The central point of his argument ran:
"The truth is no one actually knew - and if they did they should be prosecuted."But this will not do. It is becoming increasingly clear that many people did know about Savile. Among them were his victims, who should certainly not be prosecuted.
Ian Hislop edits a magazine with a strong investigative strand - that is the reason I still buy Private Eye, because the humour element rarely cuts it for me these days.
And if you edit such a magazine you need a good instinct for judging which of the many rumours that swirl around celebrities may have something in them and the courage and tenacity to investigate them. From that point of view neither Hislop's performance here nor this week's issue of his magazine (which concentrates on mocking the press over Savile) are particularly encouraging.
What we needed was the approach of David Walsh, the journalist who, in 1999, first questioned Lance Armstrong’s remarkable performance in the Tour de France:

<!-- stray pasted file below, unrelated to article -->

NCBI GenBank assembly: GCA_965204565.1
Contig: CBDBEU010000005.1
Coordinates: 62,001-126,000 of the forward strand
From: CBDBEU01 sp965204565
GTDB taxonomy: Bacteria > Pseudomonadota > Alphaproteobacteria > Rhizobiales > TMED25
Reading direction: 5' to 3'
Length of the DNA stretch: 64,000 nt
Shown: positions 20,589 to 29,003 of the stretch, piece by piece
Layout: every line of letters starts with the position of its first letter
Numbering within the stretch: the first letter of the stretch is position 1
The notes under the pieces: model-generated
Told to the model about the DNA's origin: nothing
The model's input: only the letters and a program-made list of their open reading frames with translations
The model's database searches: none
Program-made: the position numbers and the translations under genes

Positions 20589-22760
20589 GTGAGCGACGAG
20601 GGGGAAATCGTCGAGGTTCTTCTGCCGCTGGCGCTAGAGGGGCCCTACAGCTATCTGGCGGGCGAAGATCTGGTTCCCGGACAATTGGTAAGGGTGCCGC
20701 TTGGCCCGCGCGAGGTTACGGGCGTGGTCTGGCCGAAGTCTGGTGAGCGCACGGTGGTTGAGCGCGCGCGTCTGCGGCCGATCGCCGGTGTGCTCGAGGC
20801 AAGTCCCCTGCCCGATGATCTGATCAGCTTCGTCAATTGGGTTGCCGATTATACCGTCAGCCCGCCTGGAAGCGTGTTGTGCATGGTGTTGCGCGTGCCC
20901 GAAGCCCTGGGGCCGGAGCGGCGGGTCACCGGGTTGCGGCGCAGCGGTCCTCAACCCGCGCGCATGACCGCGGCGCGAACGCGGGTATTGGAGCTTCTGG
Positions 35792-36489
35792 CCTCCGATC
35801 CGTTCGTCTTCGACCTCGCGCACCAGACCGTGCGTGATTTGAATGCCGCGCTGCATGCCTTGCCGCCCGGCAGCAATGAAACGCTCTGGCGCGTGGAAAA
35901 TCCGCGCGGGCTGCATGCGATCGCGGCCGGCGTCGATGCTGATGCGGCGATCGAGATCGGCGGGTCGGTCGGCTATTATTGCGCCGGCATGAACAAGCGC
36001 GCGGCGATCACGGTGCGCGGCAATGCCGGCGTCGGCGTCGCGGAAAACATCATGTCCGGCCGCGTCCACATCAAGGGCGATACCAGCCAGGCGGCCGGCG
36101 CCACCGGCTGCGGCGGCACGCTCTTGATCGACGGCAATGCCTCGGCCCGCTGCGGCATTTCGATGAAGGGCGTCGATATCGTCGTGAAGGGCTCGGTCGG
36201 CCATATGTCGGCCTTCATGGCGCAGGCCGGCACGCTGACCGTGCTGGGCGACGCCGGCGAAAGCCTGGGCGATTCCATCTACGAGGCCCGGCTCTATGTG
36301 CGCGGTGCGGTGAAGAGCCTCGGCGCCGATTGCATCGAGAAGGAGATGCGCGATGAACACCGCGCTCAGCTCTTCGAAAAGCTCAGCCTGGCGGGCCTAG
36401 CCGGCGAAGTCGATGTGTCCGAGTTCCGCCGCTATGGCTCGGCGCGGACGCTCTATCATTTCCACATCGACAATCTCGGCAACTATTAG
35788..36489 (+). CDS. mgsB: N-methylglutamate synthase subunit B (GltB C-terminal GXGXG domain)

“Everybody would say, ‘what evidence have you got?’ I would say, ‘well I don’t have enough evidence to ever prove to anyone that he’s guilty…I just feel that I have huge responsibility, a huge need, to go and ask a lot of questions’.”That quotation comes from a post on the blog of Stuart Syvret, who has certainly shown courage and tenacity in pursuing the delinquencies of the authorities on Jersey.
He quotes them in a characteristically long post that questions BBC Jersey's strange unwillingness to investigate the sacking of the island's two senior police officers by its government following Jersey's child protection scandal - a scandal in which the government was inescapably complicit.
If anything good comes of the Savile affair it may that the Jersey authorities are forced to hold the inquiry they promised at the time of the scandal. They have been backsliding ever since.